Visible Learning, where do you fit in?

I just stumbled across this list that helps a person identify which category they may fit into:

An Activator:
Reciprocal teaching
Feedback
Teaching students self-verbalization
Meta-cognition strategies
Direct Instruction
Mastery learning
Goals – challenging
Frequent/ Effects of testing
Behavioral organizers

Vs.

A Facilitator
Simulations and gaming
Inquiry based teaching
Smaller class sizes
Individualized instruction
Problem-based learning
Different teaching for boys & girls
Web-based learning
Whole Language Reading
Inductive teaching

With reading this list I’d have to say I’m in the middle.  You can read more at the link below (pg.31):

http://www.treasury.govt.nz/publications/media-speeches/guestlectures/pdfs/tgls-hattie.pdf

Hattie, J., (year unknown). Visible Learning, Tomorrow’s Schools, The Mindsets that make the difference in Education, Visible Learning Laboratories University of Auckland

Based on Innovation Education Fellow from Harvard University Dr. Tony Wagner’s, book “The Global Achievement Gap and the National Board of Education of Finland this documentary discusses how Finland has achieved the highest international ranking for their students.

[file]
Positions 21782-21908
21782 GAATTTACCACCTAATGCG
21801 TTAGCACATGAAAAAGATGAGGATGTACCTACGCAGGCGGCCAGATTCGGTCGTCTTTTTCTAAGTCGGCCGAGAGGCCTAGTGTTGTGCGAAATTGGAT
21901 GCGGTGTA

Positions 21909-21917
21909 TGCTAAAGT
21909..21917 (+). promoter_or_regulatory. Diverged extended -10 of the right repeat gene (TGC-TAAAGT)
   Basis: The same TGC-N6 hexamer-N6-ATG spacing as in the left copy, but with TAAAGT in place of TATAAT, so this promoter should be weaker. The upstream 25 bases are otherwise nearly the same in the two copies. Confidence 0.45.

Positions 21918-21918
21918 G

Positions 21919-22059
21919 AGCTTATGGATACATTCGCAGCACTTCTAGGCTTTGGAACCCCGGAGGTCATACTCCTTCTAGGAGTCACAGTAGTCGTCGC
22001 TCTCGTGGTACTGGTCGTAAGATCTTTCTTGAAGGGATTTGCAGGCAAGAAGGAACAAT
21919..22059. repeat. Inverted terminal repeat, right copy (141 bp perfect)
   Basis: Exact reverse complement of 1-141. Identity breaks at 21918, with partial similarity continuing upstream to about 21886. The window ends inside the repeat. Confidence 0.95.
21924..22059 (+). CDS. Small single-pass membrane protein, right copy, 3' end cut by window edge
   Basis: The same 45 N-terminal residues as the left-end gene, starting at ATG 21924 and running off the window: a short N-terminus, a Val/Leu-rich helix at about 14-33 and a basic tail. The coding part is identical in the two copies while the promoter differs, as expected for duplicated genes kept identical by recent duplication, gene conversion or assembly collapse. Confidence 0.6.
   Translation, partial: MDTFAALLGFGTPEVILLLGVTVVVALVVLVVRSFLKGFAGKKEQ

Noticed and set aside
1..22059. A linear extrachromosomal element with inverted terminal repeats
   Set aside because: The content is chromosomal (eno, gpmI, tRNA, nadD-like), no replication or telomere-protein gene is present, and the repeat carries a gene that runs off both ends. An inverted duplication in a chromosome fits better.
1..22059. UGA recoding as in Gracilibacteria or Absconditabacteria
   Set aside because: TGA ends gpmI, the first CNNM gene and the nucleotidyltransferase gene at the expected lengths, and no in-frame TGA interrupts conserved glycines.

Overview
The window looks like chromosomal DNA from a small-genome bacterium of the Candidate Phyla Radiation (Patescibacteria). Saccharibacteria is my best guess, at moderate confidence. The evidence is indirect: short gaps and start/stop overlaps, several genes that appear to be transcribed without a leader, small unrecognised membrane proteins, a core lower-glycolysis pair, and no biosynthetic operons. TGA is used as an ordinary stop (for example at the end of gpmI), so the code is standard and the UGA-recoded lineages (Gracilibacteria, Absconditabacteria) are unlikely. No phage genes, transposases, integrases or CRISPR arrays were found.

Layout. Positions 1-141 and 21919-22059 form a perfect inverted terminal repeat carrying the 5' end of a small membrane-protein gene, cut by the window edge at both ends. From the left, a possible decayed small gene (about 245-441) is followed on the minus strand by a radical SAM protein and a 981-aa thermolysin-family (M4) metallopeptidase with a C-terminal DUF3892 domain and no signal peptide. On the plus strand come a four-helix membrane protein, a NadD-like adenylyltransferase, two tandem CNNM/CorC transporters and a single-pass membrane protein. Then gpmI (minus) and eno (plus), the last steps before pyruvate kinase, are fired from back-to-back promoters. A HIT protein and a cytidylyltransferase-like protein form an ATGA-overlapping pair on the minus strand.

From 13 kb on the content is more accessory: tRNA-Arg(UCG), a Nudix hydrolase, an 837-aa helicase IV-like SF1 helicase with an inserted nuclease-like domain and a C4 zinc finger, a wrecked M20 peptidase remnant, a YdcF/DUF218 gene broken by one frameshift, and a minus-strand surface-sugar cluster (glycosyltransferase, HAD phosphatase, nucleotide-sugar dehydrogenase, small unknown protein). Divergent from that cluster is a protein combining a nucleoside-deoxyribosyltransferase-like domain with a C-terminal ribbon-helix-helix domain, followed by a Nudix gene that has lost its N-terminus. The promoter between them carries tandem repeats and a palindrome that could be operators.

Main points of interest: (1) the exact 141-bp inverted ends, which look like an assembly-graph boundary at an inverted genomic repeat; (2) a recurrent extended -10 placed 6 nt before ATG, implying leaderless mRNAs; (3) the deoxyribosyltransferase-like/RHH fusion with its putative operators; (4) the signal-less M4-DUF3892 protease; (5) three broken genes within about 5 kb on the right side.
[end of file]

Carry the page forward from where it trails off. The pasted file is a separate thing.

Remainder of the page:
As British Columbia’s BCTF and Provincial Government face off there is a country modeling what the possibilities are for our children if we were to only adopt some of their education models and good sense.
Keep contributors to this success are discussed:
Uniform education regardless of class or social status.
Politicians, principals, teachers and universities understand that their children are our future resource and their brains are worth the investment
One of the most interesting facts for me is that Finland has a very low amount of technology incorporated into their classrooms…. Another thing to ponder.

The Finland Phenomena

So, I have a confession to make, I have had a bad or perhaps terrible experience with video games. I know I’m not alone, dealing with a person that the walking dead has modeled its characters after, a video game zombie for lack of better term is beyond frustrating. While there is a piece of me that will always feel that gaming can be a complete and utter waste of time, I must admit I have discovered there may actually be a purpose for these time sucking simulations as well.

As a result of past experience I have kept as far away from all online games as possible. But now I recognize I may need to step out of my past experience and into a new way of thinking.